According to the U.S. State Department, Ethiopia is a violently totalitarian single-party state. Also according to the U.S. State Department, Ethiopia is a great democracy.
For example, during a recent visit to Ethiopia, Undersecretary of State for Political Affairs Wendy Sherman praised Ethiopia as a vibrant and progressive democracy.
In its latest Ethiopia report, for example, the State Department identified significant human rights violations, including restrictions on freedom of speech, Stalinist-style show trials, and crackdowns on free press, opposition leaders, activists and critical journalists. The report and others by human rights groups reveal a consistent and widespread pattern of abuse, including torture, arbitrary killings, restrictions on freedom of association, interference in freedom of religion and the politicized use of the country’s anti-terrorism proclamation.
[Mass surveillance] and many other instruments of control enabled the EPRDF to win 99.6 percent of the votes in the 2010 elections, losing only two of the 547 seats in the federal Parliament and one seat out of the 1,900 in the regional assemblies. Five years of intimidation and harassment of the opposition and war against free press means that Sunday’s voting will be anything but fair and free.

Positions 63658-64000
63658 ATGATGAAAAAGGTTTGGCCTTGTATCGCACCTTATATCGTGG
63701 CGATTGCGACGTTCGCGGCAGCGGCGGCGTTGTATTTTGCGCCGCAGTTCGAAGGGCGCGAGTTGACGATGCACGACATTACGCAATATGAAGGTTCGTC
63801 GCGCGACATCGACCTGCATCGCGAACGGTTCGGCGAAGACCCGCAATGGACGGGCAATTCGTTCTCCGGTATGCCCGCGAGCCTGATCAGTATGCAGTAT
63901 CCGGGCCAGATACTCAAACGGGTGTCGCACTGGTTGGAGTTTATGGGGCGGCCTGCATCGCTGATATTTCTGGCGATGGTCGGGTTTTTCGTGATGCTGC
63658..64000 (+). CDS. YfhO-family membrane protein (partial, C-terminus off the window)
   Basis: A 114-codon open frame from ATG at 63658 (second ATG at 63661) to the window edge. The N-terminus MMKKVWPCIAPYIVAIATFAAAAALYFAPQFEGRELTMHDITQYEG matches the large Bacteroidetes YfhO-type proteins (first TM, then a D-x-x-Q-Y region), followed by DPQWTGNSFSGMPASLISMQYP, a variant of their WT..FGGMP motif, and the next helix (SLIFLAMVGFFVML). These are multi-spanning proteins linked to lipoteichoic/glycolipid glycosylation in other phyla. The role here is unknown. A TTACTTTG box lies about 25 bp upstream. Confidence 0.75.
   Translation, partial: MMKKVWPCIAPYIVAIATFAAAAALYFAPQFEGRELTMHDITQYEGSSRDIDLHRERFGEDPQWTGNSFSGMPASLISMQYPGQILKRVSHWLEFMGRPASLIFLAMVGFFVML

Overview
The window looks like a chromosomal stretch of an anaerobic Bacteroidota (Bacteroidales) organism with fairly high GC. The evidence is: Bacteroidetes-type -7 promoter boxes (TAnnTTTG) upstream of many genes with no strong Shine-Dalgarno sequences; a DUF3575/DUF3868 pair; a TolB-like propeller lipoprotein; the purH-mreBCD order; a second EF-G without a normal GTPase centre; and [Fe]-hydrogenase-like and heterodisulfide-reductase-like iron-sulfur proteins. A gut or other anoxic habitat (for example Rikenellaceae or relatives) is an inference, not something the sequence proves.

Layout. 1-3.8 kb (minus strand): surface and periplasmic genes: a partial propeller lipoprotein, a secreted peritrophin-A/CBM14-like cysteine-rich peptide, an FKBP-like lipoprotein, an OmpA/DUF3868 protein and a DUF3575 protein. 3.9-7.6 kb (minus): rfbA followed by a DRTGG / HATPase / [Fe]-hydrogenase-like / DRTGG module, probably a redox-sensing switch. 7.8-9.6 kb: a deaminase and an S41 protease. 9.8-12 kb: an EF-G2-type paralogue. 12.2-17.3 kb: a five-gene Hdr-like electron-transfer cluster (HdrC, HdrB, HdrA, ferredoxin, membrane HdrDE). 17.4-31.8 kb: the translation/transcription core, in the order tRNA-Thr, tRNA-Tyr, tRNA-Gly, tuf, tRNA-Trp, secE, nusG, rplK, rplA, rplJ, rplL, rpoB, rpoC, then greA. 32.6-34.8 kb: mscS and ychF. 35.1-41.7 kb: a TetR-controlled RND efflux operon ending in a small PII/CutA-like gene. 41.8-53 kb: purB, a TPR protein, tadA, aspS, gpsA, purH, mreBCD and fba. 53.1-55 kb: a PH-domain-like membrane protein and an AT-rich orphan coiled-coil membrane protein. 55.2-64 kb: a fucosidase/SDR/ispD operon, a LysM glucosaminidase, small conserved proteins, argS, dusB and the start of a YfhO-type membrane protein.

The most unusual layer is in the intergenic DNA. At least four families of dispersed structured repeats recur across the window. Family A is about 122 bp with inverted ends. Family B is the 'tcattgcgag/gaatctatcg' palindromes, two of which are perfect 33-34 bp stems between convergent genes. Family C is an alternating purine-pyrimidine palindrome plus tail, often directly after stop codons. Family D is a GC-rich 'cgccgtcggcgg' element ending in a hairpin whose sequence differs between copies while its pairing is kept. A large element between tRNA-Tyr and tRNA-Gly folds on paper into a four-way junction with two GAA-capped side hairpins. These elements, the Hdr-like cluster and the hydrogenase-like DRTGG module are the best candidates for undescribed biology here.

Even more puzzling, as the country waits to see if other parties will win even two seats in the national parliament in Sunday’s elections, is the State Department’s odd assessment of trendlines in the country’s pseudo-democracy:
Speaking during a press briefing in Addis Ababa in April, Ms Sherman said: “Ethiopia is a democracy that is moving forward in an election that we expect to be free, fair and credible and open and inclusive in ways that Ethiopia has moved forward in strengthening its democracy. Every time there is an election it gets better and better.”
In 2005, 174 opposition politicians won seats in the 547-seat parliament, but many did not take them up after pronouncing the vote rigged.
In the 2010 polls, Girma Seifu, of the Unity for Democracy and Justice (UDJ), was the sole opponent to win, while the ruling EPRDF garnered 99.6% of all parliamentary seats. An independent candidate was also elected.
By definition, based on the past two elections, it has been getting worse. Perhaps it will be better this coming election, now that the country’s longtime dictator has passed away in the intervening time since the last election, but at the moment there’s no way to know that. And all signs don’t point to that at as a likely outcome.